This inaccuracy between the official rate of inflation, and the actual rate, makes financial planning for those in or nearing retirement far more difficult.
For more on how older people are whacked by inflation, have a read of Scary truth about our substandard pensions.
The final big set of losers with rising inflation is the nation’s savers. In order to beat inflation, a basic rate taxpayer will now need to find an account paying 5%, while higher rate taxpayers need to save at a rate of 6.67%.
Needless to say, there aren’t too many accounts offering deals like that at the moment. Indeed, according to Moneyfacts, the number of accounts that beat inflation for basic rate taxpayers has plummeted from 118 in September to just 23 today, of which 21 are ISAs. But don't despair - read the new savings account that beats inflation for tips on where to put your money.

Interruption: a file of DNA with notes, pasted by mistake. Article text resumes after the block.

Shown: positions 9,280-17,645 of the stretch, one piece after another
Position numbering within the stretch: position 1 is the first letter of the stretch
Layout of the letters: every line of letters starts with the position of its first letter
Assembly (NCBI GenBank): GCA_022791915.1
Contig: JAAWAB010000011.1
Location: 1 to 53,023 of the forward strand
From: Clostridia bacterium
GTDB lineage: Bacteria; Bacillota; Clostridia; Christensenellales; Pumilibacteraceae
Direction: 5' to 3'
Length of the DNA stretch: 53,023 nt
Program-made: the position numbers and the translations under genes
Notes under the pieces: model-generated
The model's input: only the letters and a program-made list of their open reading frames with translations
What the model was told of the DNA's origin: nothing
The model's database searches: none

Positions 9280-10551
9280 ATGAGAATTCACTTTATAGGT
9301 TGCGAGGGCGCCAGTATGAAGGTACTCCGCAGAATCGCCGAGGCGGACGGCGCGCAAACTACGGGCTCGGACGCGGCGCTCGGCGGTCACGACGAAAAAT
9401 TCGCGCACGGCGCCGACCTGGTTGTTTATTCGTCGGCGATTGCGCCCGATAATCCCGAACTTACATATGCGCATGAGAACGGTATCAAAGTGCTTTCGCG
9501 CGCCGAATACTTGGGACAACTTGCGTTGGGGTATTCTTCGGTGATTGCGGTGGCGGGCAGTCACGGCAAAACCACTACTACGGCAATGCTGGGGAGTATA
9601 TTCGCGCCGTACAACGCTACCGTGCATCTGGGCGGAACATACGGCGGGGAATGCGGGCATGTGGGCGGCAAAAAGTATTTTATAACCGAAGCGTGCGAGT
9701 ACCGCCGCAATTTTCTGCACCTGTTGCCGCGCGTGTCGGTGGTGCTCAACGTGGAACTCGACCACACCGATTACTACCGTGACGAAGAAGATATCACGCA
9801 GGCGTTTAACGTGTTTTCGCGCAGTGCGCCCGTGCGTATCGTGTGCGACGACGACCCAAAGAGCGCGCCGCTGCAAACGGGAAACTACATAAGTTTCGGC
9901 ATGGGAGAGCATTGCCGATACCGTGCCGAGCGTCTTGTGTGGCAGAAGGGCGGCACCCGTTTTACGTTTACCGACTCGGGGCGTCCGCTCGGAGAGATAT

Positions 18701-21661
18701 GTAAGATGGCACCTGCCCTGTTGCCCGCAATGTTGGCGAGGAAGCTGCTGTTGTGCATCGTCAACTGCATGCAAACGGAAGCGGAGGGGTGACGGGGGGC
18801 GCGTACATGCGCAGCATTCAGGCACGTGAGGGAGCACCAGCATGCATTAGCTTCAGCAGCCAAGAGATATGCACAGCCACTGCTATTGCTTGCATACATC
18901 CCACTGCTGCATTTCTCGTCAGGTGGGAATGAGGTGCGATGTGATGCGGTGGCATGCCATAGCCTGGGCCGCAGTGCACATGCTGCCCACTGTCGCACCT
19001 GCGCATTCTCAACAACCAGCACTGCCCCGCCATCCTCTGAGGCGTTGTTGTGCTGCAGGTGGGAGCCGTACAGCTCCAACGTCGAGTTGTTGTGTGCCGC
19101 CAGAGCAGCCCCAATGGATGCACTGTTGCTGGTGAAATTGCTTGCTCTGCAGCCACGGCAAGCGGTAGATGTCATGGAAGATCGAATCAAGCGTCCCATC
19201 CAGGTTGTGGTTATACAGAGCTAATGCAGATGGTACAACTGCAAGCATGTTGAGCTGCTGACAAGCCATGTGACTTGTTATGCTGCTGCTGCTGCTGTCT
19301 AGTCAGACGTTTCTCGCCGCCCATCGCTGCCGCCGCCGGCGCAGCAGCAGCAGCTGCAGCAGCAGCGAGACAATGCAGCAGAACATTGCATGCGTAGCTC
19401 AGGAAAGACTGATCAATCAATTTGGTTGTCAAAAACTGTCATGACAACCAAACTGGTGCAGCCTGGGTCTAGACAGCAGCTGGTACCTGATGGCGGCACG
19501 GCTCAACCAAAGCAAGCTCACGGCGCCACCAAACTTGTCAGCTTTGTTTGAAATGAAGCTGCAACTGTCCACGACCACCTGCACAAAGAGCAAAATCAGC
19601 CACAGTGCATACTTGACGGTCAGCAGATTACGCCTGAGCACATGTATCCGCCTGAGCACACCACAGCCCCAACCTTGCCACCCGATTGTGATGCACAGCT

And with many pensions relying on their savings income, it's a double whammy for the UK's older population.
Why it’s rising
So, why is inflation on the rise to such a degree? According to the Office of National Statistics, there are a number of factors behind inflation heading north.
Firstly, there are transport costs. There is the price of oil, which has led to petrol prices reaching an average of £1.27 per litre, a new record high. But you also have to take into account the rise in fuel duty, while the costs of purchasing a new car have jumped 2.4% from December to January. Indeed, even the price of second-hand cars has increased by 2%.
Booze and fags